Day 1: March 7, 2017, Jamestown
This is a tool used by the English to measure how deep the water it. This prevents the ship from going into shallow waters and getting stuck. It is simply a lead sinker attached to a long rope with markers along the rope marking the feet. What you do is drop the tool into the water until it hits the bottom of the body of water. Then pull the rope up and mark the place where the rope became wet to dry. Then they measure the distance and know how deep it is.
This is a tobacco drying shed or a warehouse where they dry and store tobacco. Tobbaco is a cash crop that is grown widely on plantations throughout Virginia. Tobacco needs to be dried before it can be smoked. This house hangs up the tobacco on the ceiling while it dries which then can be packed and shipped to Europe.
Day 2: March 8, 2017, Williamsburgh
This shop was a shop where a cooper worked which is a person that barrels and other wood containers (Mugs and buckets). The shop had some machines at the side with very curly wooden shavings that were trimmed off of the wood with the machines. There were also lots of metal rings that were fitted around the barrels at the widest parts. This is because people that then didn't use glue but used rings instead.
Goods Available in The Shop
Many things are available in the cooper shop. Some things that are made in a cooper shop are barrels, mugs, cups, mini barrels and buckets. These are made by carving and shaving different pieces of wood. To order items, you would go to the shop and request them which would later be able to be picked up.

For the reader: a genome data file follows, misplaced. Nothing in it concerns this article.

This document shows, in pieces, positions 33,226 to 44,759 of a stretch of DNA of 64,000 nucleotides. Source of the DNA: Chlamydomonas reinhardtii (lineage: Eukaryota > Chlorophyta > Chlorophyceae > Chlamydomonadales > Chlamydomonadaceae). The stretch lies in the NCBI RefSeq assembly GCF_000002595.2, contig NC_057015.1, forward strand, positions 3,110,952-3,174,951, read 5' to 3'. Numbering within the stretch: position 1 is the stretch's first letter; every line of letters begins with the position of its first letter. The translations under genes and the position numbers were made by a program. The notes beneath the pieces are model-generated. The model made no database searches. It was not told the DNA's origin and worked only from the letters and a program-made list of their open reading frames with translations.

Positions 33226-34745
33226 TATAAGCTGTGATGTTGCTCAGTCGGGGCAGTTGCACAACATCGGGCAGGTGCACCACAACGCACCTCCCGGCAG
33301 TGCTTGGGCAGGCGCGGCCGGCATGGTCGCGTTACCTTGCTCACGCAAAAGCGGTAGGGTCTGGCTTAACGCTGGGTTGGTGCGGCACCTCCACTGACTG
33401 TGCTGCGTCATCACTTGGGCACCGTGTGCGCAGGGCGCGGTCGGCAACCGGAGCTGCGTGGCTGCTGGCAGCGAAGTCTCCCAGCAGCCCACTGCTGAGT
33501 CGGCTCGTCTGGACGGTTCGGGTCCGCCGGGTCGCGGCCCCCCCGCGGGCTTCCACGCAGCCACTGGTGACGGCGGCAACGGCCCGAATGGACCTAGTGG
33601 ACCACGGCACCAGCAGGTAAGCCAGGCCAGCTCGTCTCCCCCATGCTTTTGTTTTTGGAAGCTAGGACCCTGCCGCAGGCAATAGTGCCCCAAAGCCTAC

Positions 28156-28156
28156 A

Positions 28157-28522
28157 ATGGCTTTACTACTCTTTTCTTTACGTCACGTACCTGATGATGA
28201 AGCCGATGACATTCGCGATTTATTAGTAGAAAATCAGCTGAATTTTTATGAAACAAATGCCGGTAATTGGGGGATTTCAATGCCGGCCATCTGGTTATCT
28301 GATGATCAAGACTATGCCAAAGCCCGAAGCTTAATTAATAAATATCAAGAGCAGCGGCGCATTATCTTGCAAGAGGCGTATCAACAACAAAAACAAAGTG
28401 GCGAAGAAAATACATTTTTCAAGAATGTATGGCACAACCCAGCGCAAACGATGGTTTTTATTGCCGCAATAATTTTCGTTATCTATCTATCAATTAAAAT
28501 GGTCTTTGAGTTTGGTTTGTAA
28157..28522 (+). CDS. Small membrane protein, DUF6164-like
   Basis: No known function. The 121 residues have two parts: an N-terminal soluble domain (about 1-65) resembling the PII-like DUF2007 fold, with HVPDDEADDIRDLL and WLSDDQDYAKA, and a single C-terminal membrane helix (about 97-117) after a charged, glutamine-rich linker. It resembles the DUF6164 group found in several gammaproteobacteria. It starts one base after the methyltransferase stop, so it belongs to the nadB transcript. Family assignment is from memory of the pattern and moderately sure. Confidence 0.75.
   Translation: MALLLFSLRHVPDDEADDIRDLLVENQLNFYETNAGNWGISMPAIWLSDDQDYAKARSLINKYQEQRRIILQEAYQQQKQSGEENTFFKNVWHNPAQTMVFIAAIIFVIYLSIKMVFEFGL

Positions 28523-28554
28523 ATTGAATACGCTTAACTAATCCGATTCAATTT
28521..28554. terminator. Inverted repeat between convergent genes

The Wythe house was where George Wythe and his life lived. I am James Geddy Jr. who is one of the most known silversmiths and a successful businessman. Although I was very successful and had a decent amount of money, I was considered a upper middle because I still used my "hands" to work. George Wythe was part of the gentry class and was higher ranking so it probably wouldn't of been appropriate if I visited him..
This is a bedroom in the Wythe house. It includes a bed, cabinet, chair, and a desk which is out of camera view. The chair and desk might be where he did rather informal things such as informal writing. Main writing would probably done in an office that was specially designated for that job.
This is my favorite part of the Wythe house (I like food). The Whythe's along with other gentry families that were visiting. There were 3 courses to each meal. The meal normally included to 2 courses of meat including turkey, steak and kidney pie, and chicken with mush. Finally, the would be a sweet course, maybe candy or pastries.